Little Lies and Not-So-Little Lies (We Can’t Disguise)by David Zahl on May 29, 2012 • 3:36 pm 2 Comments
Behavioral economist Dan Ariely hit an anthropological home run in the Wall Street Journal this past weekend with “Why We Lie,” a preview of his ridiculously well-titled upcoming book, The (Honest) Truth About Dishonesty: How We Lie to Everyone—Especially Ourselves. (You can watch the Predicatably Irrational author’s wonderful TED talk here). What Ariely and his team of researchers have uncovered will come as no surprise to those familiar with the New Testament: everyone lies, everyone is both perpetrator and victim in this respect, lying is primarily an emotional phenomenon (as opposed to a rational one), the basis of which is a mix of identity-related fear and good old fashioned greed. Moreover, we all fabricate elaborate hierarchies to minimize and rationalize our misdoing (and preserve our righteousness), thereby increasing it.
The considerably more interesting findings have to do with the factors that have been found to influence dishonest behavior. Threat of punishment, it would appear, has little to no bearing on whether or not a person lies — at least when it comes to the minor things (“white lies”), which Ariely claims are ultimately much more endemic and damaging. A timely reminder of a moral code, however, even one that a person might not ascribe to, has a far greater impact. Perhaps this is the difference between a preemptive scolding and a supportive reminder; one assumes guilt and the other conveys goodness. You might say there’s a slight imputative element at work (you might not). Or maybe it’s more that one method has an undeniable if-then component, while the other is more descriptive. Regardless, the two approaches are clearly being received differently. It’s interesting stuff, to say the least, and a bit ironic that Ariely ends the article with precisely such an injunction! Then, again, the book is about self-deception… ht KM, CP, BM, JW, CR, CW, VH:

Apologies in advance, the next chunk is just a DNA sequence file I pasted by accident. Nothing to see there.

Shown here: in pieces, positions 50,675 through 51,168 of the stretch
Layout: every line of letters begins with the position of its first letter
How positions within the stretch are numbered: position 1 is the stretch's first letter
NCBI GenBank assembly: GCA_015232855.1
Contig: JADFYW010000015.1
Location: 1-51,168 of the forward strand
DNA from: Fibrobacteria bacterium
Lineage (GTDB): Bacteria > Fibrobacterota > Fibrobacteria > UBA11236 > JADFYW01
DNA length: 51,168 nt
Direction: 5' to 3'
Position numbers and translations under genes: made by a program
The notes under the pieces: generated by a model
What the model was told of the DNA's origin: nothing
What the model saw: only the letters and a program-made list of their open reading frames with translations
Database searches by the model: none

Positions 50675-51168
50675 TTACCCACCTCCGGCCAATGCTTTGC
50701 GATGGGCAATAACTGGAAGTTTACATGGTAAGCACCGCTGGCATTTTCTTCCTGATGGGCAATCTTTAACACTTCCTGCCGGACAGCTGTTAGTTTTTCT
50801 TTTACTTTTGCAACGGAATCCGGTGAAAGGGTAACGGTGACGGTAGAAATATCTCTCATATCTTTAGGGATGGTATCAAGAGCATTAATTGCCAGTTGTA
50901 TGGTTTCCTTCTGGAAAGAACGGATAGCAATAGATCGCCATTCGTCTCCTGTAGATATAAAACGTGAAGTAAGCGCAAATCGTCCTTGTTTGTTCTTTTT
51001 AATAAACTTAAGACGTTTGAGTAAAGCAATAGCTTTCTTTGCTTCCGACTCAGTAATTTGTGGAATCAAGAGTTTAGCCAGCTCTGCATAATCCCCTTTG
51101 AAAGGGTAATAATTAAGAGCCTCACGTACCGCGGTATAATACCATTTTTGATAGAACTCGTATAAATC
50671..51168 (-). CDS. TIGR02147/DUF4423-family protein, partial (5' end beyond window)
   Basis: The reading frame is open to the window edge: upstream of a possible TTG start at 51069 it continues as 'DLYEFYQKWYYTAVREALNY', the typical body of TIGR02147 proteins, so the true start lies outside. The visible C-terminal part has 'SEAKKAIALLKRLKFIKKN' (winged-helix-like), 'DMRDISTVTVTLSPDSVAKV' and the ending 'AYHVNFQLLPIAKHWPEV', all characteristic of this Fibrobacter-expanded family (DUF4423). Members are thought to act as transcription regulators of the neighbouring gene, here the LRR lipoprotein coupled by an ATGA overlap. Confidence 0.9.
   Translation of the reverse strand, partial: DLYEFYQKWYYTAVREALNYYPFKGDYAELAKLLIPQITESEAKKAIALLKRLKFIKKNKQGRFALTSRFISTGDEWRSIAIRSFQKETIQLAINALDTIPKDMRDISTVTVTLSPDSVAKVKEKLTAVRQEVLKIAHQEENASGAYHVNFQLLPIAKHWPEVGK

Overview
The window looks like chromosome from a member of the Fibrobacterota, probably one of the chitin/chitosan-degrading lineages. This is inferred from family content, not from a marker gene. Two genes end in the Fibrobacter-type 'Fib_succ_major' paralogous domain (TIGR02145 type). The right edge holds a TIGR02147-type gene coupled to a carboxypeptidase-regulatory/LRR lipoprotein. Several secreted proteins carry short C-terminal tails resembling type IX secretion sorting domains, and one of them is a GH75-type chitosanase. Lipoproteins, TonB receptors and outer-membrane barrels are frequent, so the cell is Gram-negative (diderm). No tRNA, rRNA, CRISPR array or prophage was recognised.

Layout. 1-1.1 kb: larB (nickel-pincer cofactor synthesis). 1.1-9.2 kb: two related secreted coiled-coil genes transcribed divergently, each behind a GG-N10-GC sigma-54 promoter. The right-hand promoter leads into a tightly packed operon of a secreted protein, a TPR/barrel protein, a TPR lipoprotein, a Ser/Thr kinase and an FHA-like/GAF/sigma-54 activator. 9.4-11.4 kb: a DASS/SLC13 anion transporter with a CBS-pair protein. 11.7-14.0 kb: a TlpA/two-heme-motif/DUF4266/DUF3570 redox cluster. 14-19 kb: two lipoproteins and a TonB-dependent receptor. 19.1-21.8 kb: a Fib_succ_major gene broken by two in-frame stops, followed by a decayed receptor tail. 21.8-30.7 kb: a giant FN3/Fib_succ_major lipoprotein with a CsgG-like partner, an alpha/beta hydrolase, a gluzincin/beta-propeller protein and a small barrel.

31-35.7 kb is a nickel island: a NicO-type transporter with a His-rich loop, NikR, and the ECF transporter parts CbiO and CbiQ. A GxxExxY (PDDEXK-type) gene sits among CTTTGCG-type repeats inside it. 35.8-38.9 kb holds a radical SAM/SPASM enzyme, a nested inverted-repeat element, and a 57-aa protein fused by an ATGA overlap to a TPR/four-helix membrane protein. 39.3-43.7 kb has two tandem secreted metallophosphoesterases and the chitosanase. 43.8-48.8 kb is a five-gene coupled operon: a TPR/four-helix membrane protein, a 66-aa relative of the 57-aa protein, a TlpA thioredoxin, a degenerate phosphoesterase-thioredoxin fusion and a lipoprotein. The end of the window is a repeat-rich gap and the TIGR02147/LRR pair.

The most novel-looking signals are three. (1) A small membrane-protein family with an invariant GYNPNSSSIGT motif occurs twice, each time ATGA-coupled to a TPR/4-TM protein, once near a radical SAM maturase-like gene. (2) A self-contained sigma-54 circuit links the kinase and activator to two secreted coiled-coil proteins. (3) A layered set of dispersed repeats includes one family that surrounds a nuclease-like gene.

We tend to think that people are either honest or dishonest. In the age of Bernie Madoff and Mark McGwire, James Frey and John Edwards, we like to believe that most people are virtuous, but a few bad apples spoil the bunch. If this were true, society might easily remedy its problems with cheating and dishonesty. Human-resources departments could screen for cheaters when hiring. Dishonest financial advisers or building contractors could be flagged quickly and shunned. Cheaters in sports and other arenas would be easy to spot before they rose to the tops of their professions.
But that is not how dishonesty works. Over the past decade or so, my colleagues and I have taken a close look at why people cheat, using a variety of experiments and looking at a panoply of unique data sets—from insurance claims to employment histories to the treatment records of doctors and dentists. What we have found, in a nutshell: Everybody has the capacity to be dishonest, and almost everybody cheats—just by a little. Except for a few outliers at the top and bottom, the behavior of almost everyone is driven by two opposing motivations. On the one hand, we want to benefit from cheating and get as much money and glory as possible; on the other hand, we want to view ourselves as honest, honorable people. Sadly, it is this kind of small-scale mass cheating, not the high-profile cases, that is most corrosive to society.